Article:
Building an open academic environment – a new approach to empowering students in their learning of anatomy through ‘Shadow Modules’

Authors


Abstract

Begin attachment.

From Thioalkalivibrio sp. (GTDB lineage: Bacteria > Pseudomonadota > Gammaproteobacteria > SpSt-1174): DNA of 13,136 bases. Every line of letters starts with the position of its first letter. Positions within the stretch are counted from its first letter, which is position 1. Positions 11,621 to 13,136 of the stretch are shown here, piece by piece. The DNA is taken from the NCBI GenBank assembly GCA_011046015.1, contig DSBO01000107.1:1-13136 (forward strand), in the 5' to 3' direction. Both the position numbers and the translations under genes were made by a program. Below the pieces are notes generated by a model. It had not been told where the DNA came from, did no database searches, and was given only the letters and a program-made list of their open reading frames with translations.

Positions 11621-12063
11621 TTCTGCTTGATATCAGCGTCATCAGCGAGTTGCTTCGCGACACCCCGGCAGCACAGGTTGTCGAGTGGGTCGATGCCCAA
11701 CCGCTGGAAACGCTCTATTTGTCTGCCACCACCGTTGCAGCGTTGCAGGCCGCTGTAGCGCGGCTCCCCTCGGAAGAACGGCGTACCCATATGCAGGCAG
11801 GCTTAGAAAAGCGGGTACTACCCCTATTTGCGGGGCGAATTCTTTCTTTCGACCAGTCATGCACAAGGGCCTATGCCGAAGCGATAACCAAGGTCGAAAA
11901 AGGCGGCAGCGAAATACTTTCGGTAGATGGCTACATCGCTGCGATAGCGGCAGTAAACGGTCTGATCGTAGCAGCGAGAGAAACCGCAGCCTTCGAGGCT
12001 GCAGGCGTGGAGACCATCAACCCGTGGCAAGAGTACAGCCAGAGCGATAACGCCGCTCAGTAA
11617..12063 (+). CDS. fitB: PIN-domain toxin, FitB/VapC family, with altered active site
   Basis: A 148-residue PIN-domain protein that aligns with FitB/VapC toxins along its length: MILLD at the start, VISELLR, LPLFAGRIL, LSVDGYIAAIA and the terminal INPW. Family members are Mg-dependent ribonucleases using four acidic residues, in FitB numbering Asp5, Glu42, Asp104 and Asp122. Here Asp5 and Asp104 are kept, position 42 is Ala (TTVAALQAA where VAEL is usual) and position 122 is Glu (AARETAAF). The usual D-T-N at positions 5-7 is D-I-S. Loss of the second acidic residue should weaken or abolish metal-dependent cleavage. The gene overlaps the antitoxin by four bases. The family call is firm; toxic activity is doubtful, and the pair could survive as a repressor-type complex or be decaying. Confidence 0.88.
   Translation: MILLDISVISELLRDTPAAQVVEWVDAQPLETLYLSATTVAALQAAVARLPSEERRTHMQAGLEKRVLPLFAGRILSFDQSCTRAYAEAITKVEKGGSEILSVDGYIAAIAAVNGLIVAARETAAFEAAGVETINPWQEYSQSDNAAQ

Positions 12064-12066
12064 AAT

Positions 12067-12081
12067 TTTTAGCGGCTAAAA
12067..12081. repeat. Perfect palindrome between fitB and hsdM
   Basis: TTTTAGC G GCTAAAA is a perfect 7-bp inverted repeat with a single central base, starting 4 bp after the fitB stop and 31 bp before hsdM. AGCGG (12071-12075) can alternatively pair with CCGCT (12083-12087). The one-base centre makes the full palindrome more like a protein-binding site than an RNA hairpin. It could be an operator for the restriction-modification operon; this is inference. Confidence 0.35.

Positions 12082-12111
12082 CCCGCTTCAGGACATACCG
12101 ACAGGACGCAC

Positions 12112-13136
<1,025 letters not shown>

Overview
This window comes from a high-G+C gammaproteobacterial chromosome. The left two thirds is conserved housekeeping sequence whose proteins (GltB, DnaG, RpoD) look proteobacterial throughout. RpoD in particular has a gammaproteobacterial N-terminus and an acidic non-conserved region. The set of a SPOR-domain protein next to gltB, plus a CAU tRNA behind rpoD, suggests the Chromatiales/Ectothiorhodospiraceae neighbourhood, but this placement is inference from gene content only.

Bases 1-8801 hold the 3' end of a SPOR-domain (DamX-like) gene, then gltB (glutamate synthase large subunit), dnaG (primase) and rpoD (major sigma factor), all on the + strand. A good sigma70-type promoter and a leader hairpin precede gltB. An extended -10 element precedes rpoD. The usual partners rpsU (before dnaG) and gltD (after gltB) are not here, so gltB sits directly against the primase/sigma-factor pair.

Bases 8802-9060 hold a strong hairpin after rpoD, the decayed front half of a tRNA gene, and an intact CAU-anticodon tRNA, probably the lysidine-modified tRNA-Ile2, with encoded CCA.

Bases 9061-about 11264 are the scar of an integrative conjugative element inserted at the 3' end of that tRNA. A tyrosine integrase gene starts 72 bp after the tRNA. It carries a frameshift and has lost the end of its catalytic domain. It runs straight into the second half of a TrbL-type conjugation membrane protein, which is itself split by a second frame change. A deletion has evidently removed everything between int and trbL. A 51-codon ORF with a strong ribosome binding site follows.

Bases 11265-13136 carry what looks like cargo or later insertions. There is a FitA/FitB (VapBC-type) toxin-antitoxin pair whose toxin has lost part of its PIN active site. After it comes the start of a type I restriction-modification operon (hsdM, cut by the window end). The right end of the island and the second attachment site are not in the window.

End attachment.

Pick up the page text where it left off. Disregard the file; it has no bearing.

Teaching and learning in anatomy is undertaken by a variety of methodologies, yet all of these pedagogies benefit from students discussing and reflecting upon their learning activities. An approach of particular potency is peer-mediated learning, through either peer-teaching or collaborative peer-learning. Collaborative, peer-mediated, learning activities help promote deep learning approaches and foster communities of practice in learning. Students generally flourish in collaborative learning settings but there are limitations to the benefits of collaborative learning undertaken solely within the confines of modular curricula. We describe the development of peer-mediated learning through student-focused and student-led study groups we have termed ‘Shadow Modules’. The ‘Shadow Module’ takes place parallel to the formal academically taught module and facilitates collaboration between students to support their learning for that module. In ‘Shadow Module’ activities, students collaborate towards curating existing online open resources as well as developing learning resources of their own to support their study. Through the use of communication technologies and Web 2.0 tools these resources are able to be shared with their peers, thus enhancing the learning experience of all students following the module. The Shadow Module activities have the potential to lead to participants feeling a greater sense of engagement with the subject material, as well as improving their study and group-working skills and developing digital literacy. The outputs from Shadow Module collaborative work are open-source and may be utilised by subsequent student cohorts, thus building up a repository of learning resources designed by and for students. Shadow Module activities would benefit all pedagogies in the study of anatomy, and support students moving from being passive consumers to active participants in learning.

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